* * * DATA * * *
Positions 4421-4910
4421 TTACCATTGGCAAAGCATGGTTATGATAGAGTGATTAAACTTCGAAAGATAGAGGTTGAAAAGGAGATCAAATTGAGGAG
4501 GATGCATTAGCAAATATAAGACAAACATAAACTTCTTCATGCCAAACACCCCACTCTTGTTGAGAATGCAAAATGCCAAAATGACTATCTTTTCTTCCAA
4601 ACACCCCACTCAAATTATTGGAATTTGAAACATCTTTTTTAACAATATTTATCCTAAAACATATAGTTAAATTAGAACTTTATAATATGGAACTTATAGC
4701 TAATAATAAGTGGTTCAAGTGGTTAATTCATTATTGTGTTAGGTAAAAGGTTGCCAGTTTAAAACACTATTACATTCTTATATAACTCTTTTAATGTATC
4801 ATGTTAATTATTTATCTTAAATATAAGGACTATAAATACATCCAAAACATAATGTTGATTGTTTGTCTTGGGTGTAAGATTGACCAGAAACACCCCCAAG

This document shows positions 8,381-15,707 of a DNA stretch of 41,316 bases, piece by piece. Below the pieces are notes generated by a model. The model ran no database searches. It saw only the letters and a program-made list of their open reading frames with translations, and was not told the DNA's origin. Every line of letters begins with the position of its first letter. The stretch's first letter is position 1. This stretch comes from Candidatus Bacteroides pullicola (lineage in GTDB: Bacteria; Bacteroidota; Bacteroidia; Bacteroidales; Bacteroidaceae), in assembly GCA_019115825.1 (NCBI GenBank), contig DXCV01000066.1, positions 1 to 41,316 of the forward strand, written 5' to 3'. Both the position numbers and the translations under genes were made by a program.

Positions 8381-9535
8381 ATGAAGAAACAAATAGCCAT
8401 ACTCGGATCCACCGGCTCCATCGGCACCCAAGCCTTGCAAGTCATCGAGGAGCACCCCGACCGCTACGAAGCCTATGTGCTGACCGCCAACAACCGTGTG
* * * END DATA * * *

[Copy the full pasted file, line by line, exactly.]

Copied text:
Positions 4421-4910
4421 TTACCATTGGCAAAGCATGGTTATGATAGAGTGATTAAACTTCGAAAGATAGAGGTTGAAAAGGAGATCAAATTGAGGAG
4501 GATGCATTAGCAAATATAAGACAAACATAAACTTCTTCATGCCAAACACCCCACTCTTGTTGAGAATGCAAAATGCCAAAATGACTATCTTTTCTTCCAA
4601 ACACCCCACTCAAATTATTGGAATTTGAAACATCTTTTTTAACAATATTTATCCTAAAACATATAGTTAAATTAGAACTTTATAATATGGAACTTATAGC
4701 TAATAATAAGTGGTTCAAGTGGTTAATTCATTATTGTGTTAGGTAAAAGGTTGCCAGTTTAAAACACTATTACATTCTTATATAACTCTTTTAATGTATC
4801 ATGTTAATTATTTATCTTAAATATAAGGACTATAAATACATCCAAAACATAATGTTGATTGTTTGTCTTGGGTGTAAGATTGACCAGAAACACCCCCAAG

This document shows positions 8,381-15,707 of a DNA stretch of 41,316 bases, piece by piece. Below the pieces are notes generated by a model. The model ran no database searches. It saw only the letters and a program-made list of their open reading frames with translations, and was not told the DNA's origin. Every line of letters begins with the position of its first letter. The stretch's first letter is position 1. This stretch comes from Candidatus Bacteroides pullicola (lineage in GTDB: Bacteria; Bacteroidota; Bacteroidia; Bacteroidales; Bacteroidaceae), in assembly GCA_019115825.1 (NCBI GenBank), contig DXCV01000066.1, positions 1 to 41,316 of the forward strand, written 5' to 3'. Both the position numbers and the translations under genes were made by a program.

Positions 8381-9535
8381 ATGAAGAAACAAATAGCCAT
8401 ACTCGGATCCACCGGCTCCATCGGCACCCAAGCCTTGCAAGTCATCGAGGAGCACCCCGACCGCTACGAAGCCTATGTGCTGACCGCCAACAACCGTGTG